The Week in Reviews, Op. 136: Julia Fischer, Robert McDuffie, Noah Bendix-Balgley
In an effort to promote the coverage of live violin performance, Violinist.com each week presents links to reviews of notable concerts and recitals around the world.
Julia Fischer performed the Beethoven with the Chicago Symphony Orchestra.
- Chicago Tribune: "...serenity was the word that sprang to mind while one listened to Julia Fischer's meditative, raptly beautiful and deeply felt account of the Beethoven Violin Concerto."
Julia Fischer. Photo by Julia Wesely.
Robert McDuffie premiered the Concerto for Violin, Rock Band, and String Orchestra by R.E.M's Mike Mills.
- Musical Toronto: " the sold-out event was dedicated to the victims of the Orlando nightclub shooting and featured a premiere of Concerto for Violin, Rock Band, and String Orchestra by R.E.M’s Mike Mills....The proverbial magician was played by American violinist Robert McDuffie, whose fingers were nimble enough to tie three knots in an eyelash. But questions of taste remained."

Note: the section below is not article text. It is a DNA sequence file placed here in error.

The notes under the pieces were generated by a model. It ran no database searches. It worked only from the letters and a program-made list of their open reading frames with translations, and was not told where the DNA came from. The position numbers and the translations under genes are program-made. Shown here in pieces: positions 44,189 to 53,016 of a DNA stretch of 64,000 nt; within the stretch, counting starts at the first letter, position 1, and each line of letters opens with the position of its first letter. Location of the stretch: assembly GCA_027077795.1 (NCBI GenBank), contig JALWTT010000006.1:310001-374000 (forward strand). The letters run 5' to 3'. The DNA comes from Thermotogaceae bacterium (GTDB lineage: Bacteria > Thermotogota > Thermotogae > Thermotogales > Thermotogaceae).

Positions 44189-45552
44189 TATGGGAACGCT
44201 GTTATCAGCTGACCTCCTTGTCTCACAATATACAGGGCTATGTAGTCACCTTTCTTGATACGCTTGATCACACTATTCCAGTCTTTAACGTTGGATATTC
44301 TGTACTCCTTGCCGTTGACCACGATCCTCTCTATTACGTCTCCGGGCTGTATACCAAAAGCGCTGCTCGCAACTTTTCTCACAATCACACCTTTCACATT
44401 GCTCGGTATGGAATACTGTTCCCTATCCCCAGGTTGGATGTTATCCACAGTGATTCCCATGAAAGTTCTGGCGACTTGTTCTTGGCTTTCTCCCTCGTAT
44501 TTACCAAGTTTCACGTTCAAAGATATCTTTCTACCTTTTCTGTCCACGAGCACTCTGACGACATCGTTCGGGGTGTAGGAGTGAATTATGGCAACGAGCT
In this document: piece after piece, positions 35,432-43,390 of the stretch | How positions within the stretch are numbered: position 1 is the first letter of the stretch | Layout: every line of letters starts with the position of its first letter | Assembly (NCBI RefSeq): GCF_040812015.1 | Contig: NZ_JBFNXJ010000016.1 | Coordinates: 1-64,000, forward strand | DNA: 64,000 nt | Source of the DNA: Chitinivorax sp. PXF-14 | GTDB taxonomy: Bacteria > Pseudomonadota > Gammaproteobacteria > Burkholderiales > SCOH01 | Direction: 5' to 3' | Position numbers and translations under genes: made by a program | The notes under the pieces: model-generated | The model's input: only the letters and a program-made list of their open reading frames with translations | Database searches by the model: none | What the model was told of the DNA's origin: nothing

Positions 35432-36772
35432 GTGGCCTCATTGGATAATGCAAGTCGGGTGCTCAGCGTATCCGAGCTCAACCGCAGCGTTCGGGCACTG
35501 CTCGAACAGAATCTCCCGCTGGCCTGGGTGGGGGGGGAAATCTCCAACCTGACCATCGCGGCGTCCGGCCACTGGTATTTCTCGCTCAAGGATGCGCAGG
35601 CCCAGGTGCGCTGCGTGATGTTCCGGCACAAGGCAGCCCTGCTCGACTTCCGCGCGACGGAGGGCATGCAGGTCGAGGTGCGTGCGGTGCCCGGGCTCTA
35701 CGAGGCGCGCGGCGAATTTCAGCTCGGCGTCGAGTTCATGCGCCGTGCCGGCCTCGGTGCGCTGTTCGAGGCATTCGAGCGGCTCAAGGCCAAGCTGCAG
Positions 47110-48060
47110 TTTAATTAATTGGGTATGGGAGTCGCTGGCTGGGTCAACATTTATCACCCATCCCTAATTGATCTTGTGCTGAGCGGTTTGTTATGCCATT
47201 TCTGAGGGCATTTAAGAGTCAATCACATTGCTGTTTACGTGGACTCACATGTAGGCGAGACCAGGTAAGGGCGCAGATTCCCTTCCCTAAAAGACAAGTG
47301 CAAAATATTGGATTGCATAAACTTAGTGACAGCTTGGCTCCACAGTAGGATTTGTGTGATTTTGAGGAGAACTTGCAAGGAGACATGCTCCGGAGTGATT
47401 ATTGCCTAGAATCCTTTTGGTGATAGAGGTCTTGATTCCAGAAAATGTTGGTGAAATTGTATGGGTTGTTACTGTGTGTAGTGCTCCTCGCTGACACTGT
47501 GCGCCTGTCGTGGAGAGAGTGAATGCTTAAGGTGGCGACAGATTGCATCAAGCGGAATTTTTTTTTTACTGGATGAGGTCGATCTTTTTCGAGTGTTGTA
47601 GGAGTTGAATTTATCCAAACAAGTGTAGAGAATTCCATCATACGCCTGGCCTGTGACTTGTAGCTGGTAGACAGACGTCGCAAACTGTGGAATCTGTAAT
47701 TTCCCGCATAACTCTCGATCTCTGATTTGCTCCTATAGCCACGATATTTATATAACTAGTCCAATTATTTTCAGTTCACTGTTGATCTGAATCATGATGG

Noah Bendix-Balgley premiered his klezmer concerto "Fidl-Fantazye" with the Pittsburgh Symphony Orchestra.
- Pittsburgh Post-Gazette: "Some of the most rewarding moments were Mr. Bendix-Balgley’s improvised cadenzas, as well as dance rhythms in complex meters derived variously from Romanian, Greek and Turkish dance."
Diomedes Saraza Jr. performed the Sibelius with the Philippine Philharmonic Orchestra.
- The Boston Musical Intelligencer: "He showed himself to be technically proficient and possessing a virtuosolike temperament. The opening began with a sweet sound, but he soon descended into impatience."
- Inquirer.net: "A good mixture of American and Filipino audiences in the 2,804-seater Isaac Stern Auditorium of Carnegie Hall gave the Philippine Philharmonic Orchestra under Olivier Ochanine a rousing standing ovation Saturday night (June 18) in a historic debut in a highly revered venue."
- Manila Bulletin: "The first notes were haunting and melancholic, and he played it so beautifully and perfectly. He finished his solo to a standing ovation. To the audience’s delight, he came back for an encore, playing Nicanor Abelardo’s “Cavatina,” without the orchestra this time."
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